I want to test the hypothesis that correlation coefficient between X and Y is 0 with a bootstrap, however I don't know which is a correct way to construct bootstrap samples. I have several ideas, which may be wrong:

1) randomly permute Y among X's as in permutation test, but sample Y with replacement

2) permute Y among X's without replacement and sample pairs (X,Y) with replacement

Could you please tell me the right way to do bootstrapping in this case and justify it? Thank a lot!


2 Answers 2


Just sample pairs (X,Y) with replacement. You should not be permuting anything.

  • 2
    $\begingroup$ As I understand then I will get the sampling distribution of correlation coefficient centered around the value (e.g. 0.2), which I observe in the original sample. And to test H_0 I need to take p-value, which is a proportion of bootstrapped correlations less than 0? But then it doesn't look like a p-value $\endgroup$ Jun 13, 2014 at 10:52
  • $\begingroup$ Yes. How does that not look like a p-value? $\endgroup$
    – zkurtz
    Jun 13, 2014 at 11:42
  • $\begingroup$ Caveat 1: if H_0 is that the true proportion = 0, then you want a 2-sided test, which I believe means that you would just multiply the above-described p-value by 2. $\endgroup$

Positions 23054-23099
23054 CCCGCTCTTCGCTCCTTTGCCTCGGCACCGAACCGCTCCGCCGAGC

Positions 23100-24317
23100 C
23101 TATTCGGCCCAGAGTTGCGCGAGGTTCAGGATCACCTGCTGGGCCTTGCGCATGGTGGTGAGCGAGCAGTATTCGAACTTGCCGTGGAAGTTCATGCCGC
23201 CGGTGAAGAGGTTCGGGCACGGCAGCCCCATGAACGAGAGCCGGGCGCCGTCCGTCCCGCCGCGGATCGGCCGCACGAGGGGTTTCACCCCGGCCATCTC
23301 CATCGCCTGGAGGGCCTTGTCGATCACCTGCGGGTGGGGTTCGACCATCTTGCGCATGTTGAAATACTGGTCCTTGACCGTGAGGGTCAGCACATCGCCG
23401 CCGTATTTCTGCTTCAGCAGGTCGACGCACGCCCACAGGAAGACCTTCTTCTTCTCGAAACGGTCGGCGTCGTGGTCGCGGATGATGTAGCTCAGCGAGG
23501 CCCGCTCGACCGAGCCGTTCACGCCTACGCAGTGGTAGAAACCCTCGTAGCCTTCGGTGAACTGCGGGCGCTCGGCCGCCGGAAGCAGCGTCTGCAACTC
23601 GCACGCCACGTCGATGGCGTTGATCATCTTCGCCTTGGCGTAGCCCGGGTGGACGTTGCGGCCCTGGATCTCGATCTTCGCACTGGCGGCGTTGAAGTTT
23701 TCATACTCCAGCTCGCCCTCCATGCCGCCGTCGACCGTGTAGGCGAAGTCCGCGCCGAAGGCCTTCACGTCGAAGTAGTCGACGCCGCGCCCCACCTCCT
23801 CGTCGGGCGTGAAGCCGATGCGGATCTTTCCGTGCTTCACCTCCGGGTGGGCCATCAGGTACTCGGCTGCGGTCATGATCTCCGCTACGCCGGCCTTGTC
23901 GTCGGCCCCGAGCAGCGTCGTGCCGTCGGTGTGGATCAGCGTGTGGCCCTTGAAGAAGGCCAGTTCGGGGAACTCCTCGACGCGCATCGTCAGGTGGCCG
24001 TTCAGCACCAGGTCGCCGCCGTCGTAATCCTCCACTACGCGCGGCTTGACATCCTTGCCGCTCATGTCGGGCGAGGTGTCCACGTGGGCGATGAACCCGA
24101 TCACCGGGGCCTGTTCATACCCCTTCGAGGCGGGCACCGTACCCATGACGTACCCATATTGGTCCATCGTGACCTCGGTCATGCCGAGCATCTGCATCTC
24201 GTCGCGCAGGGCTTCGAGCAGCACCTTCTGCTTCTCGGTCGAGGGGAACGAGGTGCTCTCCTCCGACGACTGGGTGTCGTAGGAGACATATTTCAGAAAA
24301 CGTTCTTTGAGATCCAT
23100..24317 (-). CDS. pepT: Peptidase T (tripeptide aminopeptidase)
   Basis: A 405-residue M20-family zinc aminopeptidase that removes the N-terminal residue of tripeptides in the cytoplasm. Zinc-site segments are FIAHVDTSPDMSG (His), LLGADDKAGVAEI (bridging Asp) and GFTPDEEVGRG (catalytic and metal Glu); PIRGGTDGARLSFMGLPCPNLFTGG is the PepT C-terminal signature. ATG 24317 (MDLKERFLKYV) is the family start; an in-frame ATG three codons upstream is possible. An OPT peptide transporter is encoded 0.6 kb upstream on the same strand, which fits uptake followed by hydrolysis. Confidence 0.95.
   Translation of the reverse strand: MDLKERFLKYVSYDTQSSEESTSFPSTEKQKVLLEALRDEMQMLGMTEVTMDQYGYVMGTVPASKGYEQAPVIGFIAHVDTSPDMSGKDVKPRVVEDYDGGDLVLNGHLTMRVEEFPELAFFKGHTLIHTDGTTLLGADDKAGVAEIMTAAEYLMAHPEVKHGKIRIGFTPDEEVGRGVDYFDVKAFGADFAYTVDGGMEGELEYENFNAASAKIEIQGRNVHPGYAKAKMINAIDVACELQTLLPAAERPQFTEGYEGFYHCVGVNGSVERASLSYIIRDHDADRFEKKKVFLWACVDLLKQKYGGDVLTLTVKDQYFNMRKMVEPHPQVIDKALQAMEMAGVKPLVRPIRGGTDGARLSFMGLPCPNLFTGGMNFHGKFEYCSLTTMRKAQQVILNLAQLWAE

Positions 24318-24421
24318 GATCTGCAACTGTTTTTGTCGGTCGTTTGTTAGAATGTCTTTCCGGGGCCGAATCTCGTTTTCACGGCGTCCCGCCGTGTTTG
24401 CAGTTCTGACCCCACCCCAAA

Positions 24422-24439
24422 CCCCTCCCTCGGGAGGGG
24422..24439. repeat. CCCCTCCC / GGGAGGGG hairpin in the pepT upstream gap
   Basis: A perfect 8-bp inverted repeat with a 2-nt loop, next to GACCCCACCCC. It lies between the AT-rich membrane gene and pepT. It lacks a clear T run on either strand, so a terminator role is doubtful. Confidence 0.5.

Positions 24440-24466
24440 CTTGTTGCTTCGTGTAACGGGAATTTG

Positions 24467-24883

– zkurtz
    Jun 13, 2014 at 11:45
  • $\begingroup$ Caveat 2: If your sample is small (not sure what small means), I suspect the p-value estimate will be a little biased, and corrections for this may exist -- just something to watch out for. $\endgroup$
    – zkurtz
    Jun 13, 2014 at 11:47

If you sample pairs of (X,Y) with replacement, then you are bootstrapping and it will give you the variance (or other measure of spread) of the correlation. You can use this to test your hypothesis.

If you permute either, then you are doing a permutation test and it will tell you how a correlation as large as the one you got occurs. This is not a bootstrap (at least, as I understand the term) but it will give you a p-value directly.


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